March 11, 2013
Communication key to recruiting women
Subtle changes in the way women talk about their roles in construction and how they got started in the industry will go a long way in bringing more women to it, says one female construction leader.
“Sometimes the things that count are really subtle like what you do, how you got there or talking about how much money you make,” said Debbie Wadsworth of Kasian Architecture and former president of the Canadian Association of Women in Construction.
As March 8 marks International Women’s Day, it is an opportunity to highlight that the number of women in the Canadian construction industry has not grown for many years, said various industry stakeholders. Women have made up just 12.6 per cent of the entire construction industry for several years, with a maximum of four per cent in the trades, according to the Construction Sector Council.
“Numbers show that we’re making extremely slow progress but really good progress in the construction management side of things. I think that’s really good news. On the management side we have the power and opportunity to change the culture of the workplace, take advantage of our positions as team leaders and create a welcoming environment,” said Wadsworth.
Employers have identified a lack of supply as one reason why more women are not hired. Some have identified retention as an issue as many women choose between having a family and a potentially time-consuming or dangerous occupation.
“There’s the idea in society that it’s acceptable to do whatever you want and there’s no issue, free choice, self-select.
“Pick whatever you want, but the next thing is to actually do it. That’s where things break down and the numbers are not moving.”
Grand Valley Construction Association (GVCA) president Martha George, who has worked in the industry since 1989, said there are less barriers to women entering into construction compared to what there used to be.
She said having knowledge of the industry is the most important factor.
“If you have the knowledge, you have the confidence. That confidence really can break down pretty much any barrier,” she said.
The annual national Skills Canada competition is an opportunity for the top young female skilled trades students and apprentices to compete and ply their respective trades.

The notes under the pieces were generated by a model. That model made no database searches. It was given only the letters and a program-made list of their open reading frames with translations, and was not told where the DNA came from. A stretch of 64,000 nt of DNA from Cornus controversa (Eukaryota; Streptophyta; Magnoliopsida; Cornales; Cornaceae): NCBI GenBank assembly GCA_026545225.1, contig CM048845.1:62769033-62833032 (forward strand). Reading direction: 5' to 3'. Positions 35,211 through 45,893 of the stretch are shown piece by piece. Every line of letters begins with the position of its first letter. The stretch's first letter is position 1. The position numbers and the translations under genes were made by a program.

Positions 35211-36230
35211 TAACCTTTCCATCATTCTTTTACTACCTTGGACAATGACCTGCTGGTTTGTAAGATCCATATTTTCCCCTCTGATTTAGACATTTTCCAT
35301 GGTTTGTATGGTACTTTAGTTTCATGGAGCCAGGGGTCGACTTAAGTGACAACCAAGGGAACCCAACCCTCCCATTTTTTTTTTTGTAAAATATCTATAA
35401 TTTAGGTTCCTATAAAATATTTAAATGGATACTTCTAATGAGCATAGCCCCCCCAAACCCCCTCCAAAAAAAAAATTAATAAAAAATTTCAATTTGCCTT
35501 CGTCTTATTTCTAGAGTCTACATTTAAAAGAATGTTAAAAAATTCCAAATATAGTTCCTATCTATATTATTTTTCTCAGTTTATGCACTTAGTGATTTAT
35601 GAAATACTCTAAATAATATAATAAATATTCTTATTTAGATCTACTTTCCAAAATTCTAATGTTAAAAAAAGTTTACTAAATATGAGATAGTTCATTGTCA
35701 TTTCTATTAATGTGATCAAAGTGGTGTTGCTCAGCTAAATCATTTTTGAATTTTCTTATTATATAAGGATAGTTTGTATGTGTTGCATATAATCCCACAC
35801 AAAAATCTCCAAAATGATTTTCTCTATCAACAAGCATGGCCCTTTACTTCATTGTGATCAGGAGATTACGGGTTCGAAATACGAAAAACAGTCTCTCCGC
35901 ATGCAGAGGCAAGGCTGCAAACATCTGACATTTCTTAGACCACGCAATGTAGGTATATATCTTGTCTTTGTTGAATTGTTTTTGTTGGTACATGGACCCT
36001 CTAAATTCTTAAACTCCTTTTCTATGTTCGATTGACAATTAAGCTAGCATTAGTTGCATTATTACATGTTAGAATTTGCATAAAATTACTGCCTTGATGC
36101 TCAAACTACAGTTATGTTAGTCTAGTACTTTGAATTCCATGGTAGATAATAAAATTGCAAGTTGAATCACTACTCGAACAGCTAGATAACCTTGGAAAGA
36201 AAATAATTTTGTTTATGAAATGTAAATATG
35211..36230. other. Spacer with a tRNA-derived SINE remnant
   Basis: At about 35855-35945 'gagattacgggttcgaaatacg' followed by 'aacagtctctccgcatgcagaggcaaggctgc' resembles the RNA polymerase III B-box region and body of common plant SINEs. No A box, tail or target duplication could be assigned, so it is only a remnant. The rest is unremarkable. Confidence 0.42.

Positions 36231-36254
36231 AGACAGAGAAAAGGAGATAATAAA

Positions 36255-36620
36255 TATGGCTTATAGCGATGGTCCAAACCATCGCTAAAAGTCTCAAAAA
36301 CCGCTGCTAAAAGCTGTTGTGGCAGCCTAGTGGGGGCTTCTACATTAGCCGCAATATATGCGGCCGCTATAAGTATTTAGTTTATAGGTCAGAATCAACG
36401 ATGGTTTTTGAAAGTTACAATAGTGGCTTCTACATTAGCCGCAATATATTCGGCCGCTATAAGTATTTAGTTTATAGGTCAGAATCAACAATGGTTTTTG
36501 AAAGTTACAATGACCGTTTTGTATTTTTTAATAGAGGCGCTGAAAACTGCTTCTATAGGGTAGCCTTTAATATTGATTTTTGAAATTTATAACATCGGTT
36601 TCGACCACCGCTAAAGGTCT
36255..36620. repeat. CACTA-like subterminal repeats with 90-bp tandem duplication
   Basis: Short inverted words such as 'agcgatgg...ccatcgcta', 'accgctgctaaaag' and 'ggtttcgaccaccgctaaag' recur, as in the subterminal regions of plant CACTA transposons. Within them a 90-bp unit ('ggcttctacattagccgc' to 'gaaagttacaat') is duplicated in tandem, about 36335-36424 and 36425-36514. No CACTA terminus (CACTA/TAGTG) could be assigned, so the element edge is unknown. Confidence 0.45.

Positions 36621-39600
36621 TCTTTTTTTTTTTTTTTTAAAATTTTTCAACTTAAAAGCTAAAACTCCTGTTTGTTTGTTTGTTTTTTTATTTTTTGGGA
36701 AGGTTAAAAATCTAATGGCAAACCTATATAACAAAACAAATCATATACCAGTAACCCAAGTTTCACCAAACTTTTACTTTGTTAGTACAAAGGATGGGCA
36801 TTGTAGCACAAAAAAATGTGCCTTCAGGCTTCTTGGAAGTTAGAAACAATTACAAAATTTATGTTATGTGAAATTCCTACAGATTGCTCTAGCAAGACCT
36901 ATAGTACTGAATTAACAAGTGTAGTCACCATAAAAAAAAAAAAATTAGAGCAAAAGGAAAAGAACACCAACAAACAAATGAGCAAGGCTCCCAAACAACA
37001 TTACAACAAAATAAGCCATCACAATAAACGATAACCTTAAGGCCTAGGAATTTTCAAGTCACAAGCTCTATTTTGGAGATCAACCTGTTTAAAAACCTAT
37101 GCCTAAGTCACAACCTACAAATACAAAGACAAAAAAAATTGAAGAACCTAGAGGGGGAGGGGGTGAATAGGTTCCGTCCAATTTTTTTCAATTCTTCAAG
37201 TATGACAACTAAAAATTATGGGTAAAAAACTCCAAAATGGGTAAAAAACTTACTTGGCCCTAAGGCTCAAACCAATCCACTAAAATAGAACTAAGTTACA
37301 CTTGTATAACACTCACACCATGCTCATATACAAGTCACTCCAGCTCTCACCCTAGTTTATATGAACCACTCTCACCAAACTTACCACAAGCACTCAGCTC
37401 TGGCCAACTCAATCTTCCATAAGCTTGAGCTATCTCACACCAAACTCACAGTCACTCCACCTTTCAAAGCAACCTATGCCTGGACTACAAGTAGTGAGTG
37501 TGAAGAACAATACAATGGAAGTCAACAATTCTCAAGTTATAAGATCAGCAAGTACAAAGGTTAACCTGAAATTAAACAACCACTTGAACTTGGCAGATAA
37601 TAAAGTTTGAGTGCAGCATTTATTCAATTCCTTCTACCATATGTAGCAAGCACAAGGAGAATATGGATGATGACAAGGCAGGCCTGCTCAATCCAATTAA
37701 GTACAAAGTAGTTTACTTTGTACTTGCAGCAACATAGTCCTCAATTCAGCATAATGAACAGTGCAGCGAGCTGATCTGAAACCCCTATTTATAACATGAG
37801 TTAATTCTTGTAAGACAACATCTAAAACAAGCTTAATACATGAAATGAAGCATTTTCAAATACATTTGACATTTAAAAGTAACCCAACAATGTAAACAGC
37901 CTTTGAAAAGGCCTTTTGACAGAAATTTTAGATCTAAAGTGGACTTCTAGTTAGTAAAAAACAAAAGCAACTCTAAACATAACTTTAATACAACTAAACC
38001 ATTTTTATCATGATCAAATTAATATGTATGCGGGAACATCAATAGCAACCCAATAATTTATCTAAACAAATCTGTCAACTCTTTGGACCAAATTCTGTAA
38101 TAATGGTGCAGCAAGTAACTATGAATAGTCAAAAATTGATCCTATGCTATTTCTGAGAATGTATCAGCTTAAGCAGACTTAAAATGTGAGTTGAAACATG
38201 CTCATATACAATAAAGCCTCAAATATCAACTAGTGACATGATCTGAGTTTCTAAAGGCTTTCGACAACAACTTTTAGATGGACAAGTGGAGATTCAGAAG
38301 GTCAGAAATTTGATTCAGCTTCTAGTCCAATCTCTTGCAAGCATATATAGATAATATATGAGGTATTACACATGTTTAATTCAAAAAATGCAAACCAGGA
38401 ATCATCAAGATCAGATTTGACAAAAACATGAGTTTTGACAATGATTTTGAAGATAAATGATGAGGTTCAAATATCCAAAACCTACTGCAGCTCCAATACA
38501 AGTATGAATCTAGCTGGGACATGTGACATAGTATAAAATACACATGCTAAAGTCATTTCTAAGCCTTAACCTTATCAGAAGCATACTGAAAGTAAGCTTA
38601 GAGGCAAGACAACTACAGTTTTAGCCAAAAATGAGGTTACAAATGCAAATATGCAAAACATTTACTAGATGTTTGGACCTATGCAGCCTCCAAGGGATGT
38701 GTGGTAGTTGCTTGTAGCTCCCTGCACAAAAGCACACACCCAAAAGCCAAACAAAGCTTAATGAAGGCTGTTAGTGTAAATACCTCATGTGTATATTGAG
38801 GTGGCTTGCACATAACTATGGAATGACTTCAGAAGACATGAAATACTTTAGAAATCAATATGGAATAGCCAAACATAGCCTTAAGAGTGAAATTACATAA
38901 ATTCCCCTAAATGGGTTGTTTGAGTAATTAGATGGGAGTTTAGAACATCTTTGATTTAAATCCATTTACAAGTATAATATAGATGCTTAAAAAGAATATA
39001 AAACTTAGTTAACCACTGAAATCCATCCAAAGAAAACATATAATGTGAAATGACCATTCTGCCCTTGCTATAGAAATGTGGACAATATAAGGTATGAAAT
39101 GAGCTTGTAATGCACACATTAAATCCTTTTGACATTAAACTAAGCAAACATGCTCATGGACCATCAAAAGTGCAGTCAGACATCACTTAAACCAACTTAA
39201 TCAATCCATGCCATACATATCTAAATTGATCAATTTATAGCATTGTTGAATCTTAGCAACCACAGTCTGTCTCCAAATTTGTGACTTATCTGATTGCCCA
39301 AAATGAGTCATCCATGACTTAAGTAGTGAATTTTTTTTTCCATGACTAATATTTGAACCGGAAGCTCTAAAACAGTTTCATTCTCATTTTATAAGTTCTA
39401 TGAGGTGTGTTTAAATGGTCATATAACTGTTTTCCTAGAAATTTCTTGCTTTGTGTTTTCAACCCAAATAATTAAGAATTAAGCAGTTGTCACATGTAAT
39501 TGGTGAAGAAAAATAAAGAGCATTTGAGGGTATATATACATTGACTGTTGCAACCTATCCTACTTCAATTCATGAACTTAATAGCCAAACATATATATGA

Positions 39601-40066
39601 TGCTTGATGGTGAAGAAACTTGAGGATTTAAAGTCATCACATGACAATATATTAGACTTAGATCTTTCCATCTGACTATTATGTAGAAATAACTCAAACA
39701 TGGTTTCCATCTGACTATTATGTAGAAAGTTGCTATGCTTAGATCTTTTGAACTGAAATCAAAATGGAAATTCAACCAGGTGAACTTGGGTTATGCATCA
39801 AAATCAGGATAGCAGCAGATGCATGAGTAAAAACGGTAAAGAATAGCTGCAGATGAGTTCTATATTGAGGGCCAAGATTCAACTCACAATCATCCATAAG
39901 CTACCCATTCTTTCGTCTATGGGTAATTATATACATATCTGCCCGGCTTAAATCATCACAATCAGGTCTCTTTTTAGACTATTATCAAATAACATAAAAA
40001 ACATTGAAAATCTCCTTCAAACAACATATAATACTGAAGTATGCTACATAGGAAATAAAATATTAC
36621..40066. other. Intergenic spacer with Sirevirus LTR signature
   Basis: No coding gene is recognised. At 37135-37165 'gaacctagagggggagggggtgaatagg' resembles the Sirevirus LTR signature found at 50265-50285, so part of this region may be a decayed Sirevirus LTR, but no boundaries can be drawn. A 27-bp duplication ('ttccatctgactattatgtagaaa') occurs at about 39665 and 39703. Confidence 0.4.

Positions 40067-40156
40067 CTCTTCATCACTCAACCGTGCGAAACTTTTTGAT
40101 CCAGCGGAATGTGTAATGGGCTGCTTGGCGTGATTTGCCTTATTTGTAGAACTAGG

George said mentorship is an important factor in passing on knowledge to women, or men, entering the industry.
“Construction just seems to be so competitive and nobody wants to share anything.”
“If we’re all better at what we do, then the whole industry is a lot better. Why not try to help somebody?” She hopes to start a mentorship program within the GVCA.
“There’s a lot of people that will be leaving our industry through retirement and what a great way for them to give back.”
George said there are gaps in succession planning for project managers, estimators and site supervisors, among other roles.
This discussion of women working in male-dominated industries such as construction is not an issue in many European countries, according to one woman.
“Nobody has restrictions to doing it. In my life I never heard of a special women’s occupation,” said Antoinette Dioleva, who worked in stage design in Bulgaria.
“They have lots of women carpenters. Nobody pays attention to them. Nobody is suspicious towards them.”
She said there needs to be a shift in the mindset towards women in the trades in North America.
She said improved technologies can help women gain a presence in the trades.
“Maybe before when you didn’t have the technology, you didn’t have the power tools, it was hard for women.”
“But now if you have the power tools you don’t need so much physical involvement.”
With a looming skilled labour shortage and shortage of successors on the construction management side, Canadian companies will have to harness the power of women, among other non-traditional groups, to take advantage of the expected construction projects over the next decade, recommend various industry experts.
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